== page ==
|Links:||Global Warming - Disaster or Boon?|
Experiments are not enough. The scientific method also requires that the hypothesis be capable of making predictions that are consistent with the emerging theory. Any prediction (or experiment) that is inconsistent with the current hypotheses undermines the hypothesis, which must then be either modified or abandoned.
Another requirement is that the new or modified hypothesis has also to explain all the observations that led to any existing theory that it will replace. History cannot be rewritten. Audit trails are as important to scientific developments as to financial accounting.
No scientific hypothesis can be regarded as conclusively proved, because any experiment or observation that is inconsistent with it can at any time undermine it. The longer that it survives, and the more reliably it supports predictions, the better it fares, until it is secure enough to be called a Theory.
Politics works quite differently. Most politicians either invent their own theories or believe in one (or more) invented by other politicians. The political method is to work up a political theory, then argue in order to convince others that it is "right". It is very diificult indeed to persuade a politician to change his mind about his political views.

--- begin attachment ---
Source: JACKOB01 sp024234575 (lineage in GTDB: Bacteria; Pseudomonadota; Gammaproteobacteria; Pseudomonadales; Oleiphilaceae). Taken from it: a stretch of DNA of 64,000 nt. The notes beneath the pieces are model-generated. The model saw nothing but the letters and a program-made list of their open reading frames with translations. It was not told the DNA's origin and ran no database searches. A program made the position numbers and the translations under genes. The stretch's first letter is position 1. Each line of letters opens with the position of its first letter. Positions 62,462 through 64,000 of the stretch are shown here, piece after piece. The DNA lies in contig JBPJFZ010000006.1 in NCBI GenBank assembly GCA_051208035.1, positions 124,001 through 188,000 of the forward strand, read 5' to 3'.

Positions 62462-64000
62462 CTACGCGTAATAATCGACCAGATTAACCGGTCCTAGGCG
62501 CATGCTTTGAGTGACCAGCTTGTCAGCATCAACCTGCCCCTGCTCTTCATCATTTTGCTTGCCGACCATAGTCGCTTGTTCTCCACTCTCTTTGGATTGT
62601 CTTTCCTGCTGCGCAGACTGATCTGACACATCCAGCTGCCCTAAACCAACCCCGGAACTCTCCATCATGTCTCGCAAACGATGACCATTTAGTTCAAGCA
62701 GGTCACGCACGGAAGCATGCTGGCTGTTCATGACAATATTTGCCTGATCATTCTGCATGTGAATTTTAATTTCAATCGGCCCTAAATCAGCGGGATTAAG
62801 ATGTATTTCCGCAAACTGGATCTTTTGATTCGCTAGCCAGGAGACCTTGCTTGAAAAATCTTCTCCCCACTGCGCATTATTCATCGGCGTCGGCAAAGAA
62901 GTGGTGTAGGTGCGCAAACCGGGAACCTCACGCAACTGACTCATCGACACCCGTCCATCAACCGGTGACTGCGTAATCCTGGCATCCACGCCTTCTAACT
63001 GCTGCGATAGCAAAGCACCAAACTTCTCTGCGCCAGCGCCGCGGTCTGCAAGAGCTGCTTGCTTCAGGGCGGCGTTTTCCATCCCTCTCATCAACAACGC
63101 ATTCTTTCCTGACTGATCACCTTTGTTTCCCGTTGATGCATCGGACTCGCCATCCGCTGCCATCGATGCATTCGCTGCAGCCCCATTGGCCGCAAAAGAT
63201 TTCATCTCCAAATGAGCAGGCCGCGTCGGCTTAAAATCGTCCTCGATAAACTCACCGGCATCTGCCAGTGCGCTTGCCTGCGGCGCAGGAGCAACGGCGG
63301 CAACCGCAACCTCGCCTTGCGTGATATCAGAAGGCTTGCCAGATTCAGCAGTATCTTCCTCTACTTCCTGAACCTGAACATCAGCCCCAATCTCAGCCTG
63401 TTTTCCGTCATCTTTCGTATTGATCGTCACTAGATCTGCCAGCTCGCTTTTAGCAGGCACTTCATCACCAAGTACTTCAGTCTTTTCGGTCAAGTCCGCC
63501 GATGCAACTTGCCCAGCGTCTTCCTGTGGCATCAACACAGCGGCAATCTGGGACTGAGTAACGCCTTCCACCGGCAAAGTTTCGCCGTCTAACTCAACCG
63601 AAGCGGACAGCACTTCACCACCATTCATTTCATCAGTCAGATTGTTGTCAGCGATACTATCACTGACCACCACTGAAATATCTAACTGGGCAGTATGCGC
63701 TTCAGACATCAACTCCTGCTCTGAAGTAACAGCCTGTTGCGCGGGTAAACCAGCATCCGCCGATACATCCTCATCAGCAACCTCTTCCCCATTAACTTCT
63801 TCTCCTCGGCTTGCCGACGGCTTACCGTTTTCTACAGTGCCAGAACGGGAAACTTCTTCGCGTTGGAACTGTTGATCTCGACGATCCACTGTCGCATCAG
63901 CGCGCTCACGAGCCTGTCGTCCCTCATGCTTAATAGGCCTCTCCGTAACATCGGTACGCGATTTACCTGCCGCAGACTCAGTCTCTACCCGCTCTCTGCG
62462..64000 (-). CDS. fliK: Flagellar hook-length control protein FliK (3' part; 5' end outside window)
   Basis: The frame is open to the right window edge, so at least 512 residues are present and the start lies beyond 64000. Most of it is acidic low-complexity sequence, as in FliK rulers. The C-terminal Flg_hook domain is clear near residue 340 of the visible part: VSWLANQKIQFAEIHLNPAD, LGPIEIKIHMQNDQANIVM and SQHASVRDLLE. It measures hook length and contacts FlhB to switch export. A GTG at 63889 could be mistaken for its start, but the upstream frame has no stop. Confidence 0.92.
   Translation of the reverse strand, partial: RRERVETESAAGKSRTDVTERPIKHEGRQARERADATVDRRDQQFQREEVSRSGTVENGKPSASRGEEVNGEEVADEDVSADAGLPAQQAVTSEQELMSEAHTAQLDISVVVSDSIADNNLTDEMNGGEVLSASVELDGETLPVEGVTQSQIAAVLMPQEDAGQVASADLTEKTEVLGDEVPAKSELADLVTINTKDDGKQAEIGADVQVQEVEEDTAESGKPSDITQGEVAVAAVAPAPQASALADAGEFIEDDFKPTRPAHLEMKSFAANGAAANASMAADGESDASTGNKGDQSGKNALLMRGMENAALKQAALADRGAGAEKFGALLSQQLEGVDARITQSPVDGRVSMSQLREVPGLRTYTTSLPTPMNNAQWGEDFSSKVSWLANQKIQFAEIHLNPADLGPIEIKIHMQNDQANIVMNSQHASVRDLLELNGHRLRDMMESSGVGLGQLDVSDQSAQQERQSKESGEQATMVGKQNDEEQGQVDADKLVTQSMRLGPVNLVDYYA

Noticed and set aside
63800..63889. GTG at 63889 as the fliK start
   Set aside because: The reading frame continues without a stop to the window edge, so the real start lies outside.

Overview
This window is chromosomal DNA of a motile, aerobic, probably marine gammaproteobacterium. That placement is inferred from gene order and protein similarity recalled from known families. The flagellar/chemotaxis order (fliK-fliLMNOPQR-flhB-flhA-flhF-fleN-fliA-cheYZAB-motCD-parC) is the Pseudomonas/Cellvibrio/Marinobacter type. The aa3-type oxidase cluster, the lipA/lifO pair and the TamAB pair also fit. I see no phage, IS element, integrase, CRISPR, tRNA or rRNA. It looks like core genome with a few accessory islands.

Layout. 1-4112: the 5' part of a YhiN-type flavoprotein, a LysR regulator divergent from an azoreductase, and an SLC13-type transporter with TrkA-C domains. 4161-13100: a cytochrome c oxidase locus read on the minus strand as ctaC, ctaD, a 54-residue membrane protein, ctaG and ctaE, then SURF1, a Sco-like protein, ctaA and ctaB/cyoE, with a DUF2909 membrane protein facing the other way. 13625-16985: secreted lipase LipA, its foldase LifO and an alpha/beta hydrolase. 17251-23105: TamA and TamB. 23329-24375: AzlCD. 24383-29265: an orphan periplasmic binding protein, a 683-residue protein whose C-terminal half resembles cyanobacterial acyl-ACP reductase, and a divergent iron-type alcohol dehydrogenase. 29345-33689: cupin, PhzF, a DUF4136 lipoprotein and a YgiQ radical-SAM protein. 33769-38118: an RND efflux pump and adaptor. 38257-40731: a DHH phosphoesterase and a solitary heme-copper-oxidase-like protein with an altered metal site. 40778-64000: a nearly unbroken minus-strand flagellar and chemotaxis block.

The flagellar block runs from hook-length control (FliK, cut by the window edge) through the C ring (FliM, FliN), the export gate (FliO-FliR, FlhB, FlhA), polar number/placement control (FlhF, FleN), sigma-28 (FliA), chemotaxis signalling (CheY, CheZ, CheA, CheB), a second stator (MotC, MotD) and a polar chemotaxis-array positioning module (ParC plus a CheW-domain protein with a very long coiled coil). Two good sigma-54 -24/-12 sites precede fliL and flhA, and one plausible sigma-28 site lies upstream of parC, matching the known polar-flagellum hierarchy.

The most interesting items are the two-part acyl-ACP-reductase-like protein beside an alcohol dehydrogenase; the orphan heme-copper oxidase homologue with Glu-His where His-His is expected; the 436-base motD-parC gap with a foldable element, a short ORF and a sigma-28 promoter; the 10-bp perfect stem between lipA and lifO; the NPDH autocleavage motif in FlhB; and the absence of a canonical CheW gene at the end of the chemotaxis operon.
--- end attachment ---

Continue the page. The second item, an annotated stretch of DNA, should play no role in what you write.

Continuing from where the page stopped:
Even when it is quite clear that a political idea has entirely failed to achieve what it set out to do, there will still be politicians who will argue a case for it. If all else fails, a politician will argue that, even though the declared aims were not achieved, something else good came of it.
That could be why there are very few scientists in politics. It is largely peopled by advocates - lawyers, journalists and the like - who have particular axes to grind and who are more committed to persuading others to their viewpoint than to understanding how things really work.
Another clue is the word "model". If you hear "models predict", be very suspicious that the prediction may not be much better than a guess.
If you hear "consensus" or "majority" and "model" in the same conversation, you can be almost certain that the speaker, though he may have impeccable scientific credentials, is speaking not as a scientist, but as a politician.